CSR has become a major trend for many large businesses as stakeholders are demanding that their favorite companies are supporting charitable causes, engaging in ethical behavior and making a positive impact on the environment. Diversity and inclusion are very important for stakeholders in choosing which businesses to support. Many major businesses have implemented hiring initiatives to hire veterans, women, people of color, members of the LGBTQ+ community and people with disabilities. In an article by Anise Wiley-Little, the author discusses four reasons why the link between diversity and CSR is practical, including: accountability, measurable positive impact for a brand, increased understanding in diversity requirements and linking business practices with the entire organization.

Starbucks is just one of the most recent examples of a company making an inclusive change. Just months after the racial bias incident at a Starbucks in Philadelphia. Starbucks has opened its first fully American Sign Language (ASL) store in Washington, D.C. The new store, which opened the week of October 22, is staffed by employees who are deaf, hard-of-hearing, and hearing, but all are proficient in ASL. It is located near Gallaudet University, the nation’s largest university for deaf and hearing-impaired students. In a recent press release, Starbucks says this store was one of its efforts to create a culture of inclusion, recruit diverse employees and increase accessibility. The D.C. location is the first of its kind in the U.S.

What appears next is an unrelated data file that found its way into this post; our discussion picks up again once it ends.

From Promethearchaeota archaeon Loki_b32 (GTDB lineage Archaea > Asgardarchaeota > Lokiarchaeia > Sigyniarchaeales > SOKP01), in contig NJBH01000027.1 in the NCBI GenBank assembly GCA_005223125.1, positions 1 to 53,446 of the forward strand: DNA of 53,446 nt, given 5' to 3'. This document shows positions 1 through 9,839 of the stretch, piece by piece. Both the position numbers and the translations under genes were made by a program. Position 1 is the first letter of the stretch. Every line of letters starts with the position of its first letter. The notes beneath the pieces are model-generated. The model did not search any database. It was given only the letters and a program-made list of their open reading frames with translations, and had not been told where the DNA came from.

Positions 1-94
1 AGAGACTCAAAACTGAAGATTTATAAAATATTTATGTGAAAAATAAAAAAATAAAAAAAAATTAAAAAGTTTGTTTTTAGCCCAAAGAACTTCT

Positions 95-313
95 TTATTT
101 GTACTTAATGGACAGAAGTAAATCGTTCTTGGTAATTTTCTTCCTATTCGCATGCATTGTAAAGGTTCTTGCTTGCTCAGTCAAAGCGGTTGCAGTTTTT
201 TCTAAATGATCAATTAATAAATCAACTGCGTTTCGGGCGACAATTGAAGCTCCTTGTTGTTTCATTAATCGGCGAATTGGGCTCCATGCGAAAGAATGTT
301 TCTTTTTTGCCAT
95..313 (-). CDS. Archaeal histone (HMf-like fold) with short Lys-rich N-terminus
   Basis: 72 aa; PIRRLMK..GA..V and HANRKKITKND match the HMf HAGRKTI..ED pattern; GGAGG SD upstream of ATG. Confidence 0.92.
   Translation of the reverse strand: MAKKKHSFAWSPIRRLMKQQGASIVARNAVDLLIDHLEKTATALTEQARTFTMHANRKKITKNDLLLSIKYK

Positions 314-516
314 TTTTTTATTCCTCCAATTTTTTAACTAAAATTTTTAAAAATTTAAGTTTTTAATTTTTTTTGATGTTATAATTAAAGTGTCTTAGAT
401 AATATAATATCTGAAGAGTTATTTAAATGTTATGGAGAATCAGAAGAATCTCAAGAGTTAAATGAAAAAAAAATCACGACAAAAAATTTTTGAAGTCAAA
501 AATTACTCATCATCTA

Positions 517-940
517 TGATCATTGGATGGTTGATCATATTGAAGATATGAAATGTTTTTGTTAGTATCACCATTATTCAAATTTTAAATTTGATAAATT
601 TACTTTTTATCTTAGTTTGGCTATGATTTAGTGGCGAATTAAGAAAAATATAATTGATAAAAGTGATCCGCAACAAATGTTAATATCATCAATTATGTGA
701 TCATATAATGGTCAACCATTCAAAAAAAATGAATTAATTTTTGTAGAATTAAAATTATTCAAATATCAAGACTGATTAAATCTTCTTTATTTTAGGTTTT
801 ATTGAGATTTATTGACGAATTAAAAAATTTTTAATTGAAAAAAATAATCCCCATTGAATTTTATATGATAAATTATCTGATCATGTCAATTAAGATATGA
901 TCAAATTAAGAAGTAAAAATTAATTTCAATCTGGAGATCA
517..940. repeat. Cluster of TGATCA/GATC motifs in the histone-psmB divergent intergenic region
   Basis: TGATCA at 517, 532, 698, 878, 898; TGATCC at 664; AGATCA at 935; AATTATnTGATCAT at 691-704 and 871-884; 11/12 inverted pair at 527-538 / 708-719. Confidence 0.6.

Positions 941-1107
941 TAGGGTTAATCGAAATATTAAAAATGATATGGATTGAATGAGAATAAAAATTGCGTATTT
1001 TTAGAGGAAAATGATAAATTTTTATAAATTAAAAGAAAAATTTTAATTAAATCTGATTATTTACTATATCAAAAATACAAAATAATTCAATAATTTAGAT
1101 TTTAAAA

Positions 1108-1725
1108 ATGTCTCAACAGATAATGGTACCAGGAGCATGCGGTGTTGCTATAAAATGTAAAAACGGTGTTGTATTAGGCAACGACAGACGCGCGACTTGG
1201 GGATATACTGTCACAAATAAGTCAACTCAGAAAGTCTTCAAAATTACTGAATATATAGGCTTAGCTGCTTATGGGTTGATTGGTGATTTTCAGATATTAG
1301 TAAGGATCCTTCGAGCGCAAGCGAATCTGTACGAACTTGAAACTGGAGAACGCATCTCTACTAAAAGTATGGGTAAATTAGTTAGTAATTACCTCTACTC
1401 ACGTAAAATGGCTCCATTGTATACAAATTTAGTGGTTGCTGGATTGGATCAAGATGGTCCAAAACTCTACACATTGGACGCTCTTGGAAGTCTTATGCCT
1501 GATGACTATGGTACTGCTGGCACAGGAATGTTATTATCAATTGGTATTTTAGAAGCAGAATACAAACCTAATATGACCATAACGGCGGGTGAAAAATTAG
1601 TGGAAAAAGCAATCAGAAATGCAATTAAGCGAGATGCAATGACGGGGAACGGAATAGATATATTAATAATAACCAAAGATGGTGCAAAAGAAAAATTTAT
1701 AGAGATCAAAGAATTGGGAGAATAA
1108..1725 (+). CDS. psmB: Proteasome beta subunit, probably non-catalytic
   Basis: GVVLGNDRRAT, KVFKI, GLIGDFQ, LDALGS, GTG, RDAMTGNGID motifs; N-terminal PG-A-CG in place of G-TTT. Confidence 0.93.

Starbucks is not the only company putting an effort on diversity and inclusion. They are in good company with some of the biggest companies like Amazon and Nike. Amazon has hosted an annual event called CORE to make Amazon a more inclusive place to work. The company has also implemented a modern approach to parental leave and pledged in 2016 to hire 25,000 veterans by 2021. Amazon’s commitment to diversity and inclusion has gone outside the office as well with commitment to STEM education for high school-aged girls. In a statement by Amazon CEO Jeff Bezos accepting the Human Rights Campaign’s National Equality Award, Bezos said, “We want our employees and the communities where we operate to embrace that we are all human, we are all different, and we are all equal.”

Nike has also been a champion for diverse and inclusive workforce, being listed by the Human Rights Campaign as one of the “Best Places to Work for LGBT Equality 2018” for 16 years in a row. In a statement by Mark Parker, Chairman, President and CEO, he says, “Because different perspectives can fuel the best ideas, we are committed to a workplace that is increasingly diverse and inclusive.” The apparel company has also received accolades for being a top company for women over the past few years.

So how does a commitment to diverse and inclusive recruitment impact an organization? It is important to communicate these initiatives as it sends informative signals to employees, future employees, clients and shareholders, according to an article by Wendy Berk. An organization’s commitment to diversity and inclusion will have a sustainable competitive advantage and reap the benefits of these decisions.

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